More often than not, I’ll use analogies about the business of media writing and/or music in service of a lede. Sometimes they’re warranted, but many times, they’re a stretch, but I am the master of my domain (see: this website), I’m endlessly amused by stretching thrulines to justify a narrative angle.
I’ve long been a fan of entertainment and the world surrounding, adjacent, and within it (why else would I have started this site?). I’m not sure if it’s due to a fascination with successes or with failures, or the psychological discrepancies between those who performers and those that don’t, or something totally out of mind, but entertainment has long been a boundless preoccupation of mine.
So, it shouldn’t come as a surprise that something like a high concept (sort of) parody act would become some of my favorite acts on the touring circuit - Father John Misty, Neil Hamburger, MF Doom, etc. Anything that pulls out a new thread in the grand quilt that is the entertainment industry is a worthwhile endeavor in my mind.
But (like many ledes in the site), that is neither here nor there, as the matter at hand in this moment is strictly business. More specifically, the business of the grand sleaze Alex Cameron and his business associate Roy Molloy (aka “The Marvelous Mr. Crane”).
Alex Cameron is a high concept on paper, but in application, you’d be hard pressed to find any other act more “real” than the musical consul from Australia. Alex Cameron is a “man on a mission,” set off into the world to repay debts and spurn regret, all through the lens of music. Along the way, he’s managed to put out two excellent collections of music - Jumping the Shark, Forced Witness - going from streatside busking at SXSW to rubbing elbows with Brandon Flowers, and everything imaginable in between.
Which thus brings us to Alex Cameron’s most recent stop in Nashville. While it wasn’t their first stop in town - that would have been Ryman Auditorium back in early 2017, opening for Foster The People, just Alex and Roy - it was their first headlining gig. Originally slated to hit Nashville at The Basement sometime last September, the show was canceled due to “insufficient funds” (Roy’s words). Luckily, with the excellent reception brought on by Forced Witness, Al Cam and his associates were able to hit the (Basement) East Side with a little more vigor, panache, and cash in hand for one of the better shows in recent memory.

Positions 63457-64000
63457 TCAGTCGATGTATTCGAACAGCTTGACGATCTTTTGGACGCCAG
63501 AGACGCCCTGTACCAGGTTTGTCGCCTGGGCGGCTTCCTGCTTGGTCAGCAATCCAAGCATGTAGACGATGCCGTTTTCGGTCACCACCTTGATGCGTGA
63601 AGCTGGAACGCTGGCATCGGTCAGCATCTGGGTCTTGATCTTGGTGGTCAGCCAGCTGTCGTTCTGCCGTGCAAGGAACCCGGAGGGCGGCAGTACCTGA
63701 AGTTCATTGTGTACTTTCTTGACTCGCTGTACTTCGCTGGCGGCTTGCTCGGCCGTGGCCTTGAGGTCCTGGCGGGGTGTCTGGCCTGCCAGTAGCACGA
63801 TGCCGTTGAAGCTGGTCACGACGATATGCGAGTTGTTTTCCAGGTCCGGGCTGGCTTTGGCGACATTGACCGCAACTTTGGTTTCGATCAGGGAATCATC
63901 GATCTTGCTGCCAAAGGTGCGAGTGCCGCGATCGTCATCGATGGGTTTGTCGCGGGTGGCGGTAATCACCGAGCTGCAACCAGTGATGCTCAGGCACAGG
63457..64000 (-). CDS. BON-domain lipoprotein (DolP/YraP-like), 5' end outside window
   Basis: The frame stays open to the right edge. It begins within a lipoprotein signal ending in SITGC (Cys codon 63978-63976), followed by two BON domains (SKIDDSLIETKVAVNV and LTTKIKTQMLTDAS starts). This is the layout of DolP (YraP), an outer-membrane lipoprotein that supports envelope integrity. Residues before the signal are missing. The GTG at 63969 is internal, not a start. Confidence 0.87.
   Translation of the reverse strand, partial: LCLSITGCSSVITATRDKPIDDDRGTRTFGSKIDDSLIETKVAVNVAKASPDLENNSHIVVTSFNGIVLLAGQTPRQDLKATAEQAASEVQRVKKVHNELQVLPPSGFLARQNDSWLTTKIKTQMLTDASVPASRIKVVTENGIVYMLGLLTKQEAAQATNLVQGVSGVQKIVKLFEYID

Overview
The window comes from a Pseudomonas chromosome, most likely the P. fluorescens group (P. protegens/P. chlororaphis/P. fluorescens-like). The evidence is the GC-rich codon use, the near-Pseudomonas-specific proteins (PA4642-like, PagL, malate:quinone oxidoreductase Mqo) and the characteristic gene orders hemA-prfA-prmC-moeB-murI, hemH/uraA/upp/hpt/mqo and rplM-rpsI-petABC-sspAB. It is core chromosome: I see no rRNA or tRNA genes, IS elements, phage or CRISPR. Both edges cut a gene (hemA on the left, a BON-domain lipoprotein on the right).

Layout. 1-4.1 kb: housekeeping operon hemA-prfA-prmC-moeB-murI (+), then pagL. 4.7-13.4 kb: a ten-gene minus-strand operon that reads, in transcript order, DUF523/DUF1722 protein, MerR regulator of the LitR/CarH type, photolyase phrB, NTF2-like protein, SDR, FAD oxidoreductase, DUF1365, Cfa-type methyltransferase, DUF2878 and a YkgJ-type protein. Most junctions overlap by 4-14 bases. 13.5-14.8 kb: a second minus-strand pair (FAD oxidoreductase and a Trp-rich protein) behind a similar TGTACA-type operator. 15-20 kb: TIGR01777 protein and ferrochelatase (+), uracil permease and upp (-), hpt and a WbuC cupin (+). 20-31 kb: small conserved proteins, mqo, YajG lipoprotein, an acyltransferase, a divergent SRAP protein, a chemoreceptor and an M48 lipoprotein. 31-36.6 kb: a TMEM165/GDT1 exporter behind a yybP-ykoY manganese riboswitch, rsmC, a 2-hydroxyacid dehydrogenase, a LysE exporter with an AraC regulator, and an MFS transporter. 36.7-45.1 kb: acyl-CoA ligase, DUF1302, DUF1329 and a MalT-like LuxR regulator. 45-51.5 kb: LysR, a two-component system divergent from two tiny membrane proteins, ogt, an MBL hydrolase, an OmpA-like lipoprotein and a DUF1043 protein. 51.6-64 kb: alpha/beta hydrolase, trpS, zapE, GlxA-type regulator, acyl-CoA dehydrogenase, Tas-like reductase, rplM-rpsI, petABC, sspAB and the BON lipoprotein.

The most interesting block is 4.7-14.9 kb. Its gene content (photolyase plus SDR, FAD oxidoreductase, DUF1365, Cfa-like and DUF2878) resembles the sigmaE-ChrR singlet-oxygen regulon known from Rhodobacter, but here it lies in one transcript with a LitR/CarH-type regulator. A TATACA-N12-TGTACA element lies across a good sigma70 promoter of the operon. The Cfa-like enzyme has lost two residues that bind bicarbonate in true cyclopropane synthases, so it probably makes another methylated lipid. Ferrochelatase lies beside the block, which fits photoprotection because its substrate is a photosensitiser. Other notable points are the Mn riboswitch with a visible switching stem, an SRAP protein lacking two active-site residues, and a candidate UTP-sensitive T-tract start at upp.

It was nothing but business from Alex Cameron and co, running through tunes with sleek ease we’ve come to expect from such sharp “business people.” Not wishing to spare words, when Al took the time to address his fawning audience, they listened. He imparted supreme wisdom when needed, like this tasty morsel leading into “Real Bad Looking” - “Looking good, feeling good, and being naturally good looking are three different things. Looking good is an attitude, you gotta be comfortable, then you feel good. This next song has nothing do do with being good looking, but feeling real good.” As the band took off into the tune, Alex took to his borderline iconoclastic cavorting, and Roy looked majestically onward, before diving into a sumptuous saxophone solo. Scenes such as these repeated throughout the evening, much to the joy of everyone in attendance. Mr. Molloy took a moment to present a stool review of his on-stage throne (3.5/5), and Cameron took many a moment to admire his stage mates - “You get a shower today Roy?” as well as the audience.
While many of Alex Cameron’s songs have taken to interacting with the underbelly of the entertainment world, strangers on the Internet, and other vagabonds, the Basement East was nothing short of teeming with bright and familiar warmth found only at the venue’s best shows, of which Alex Cameron and his business associates’ Nashville stop was one.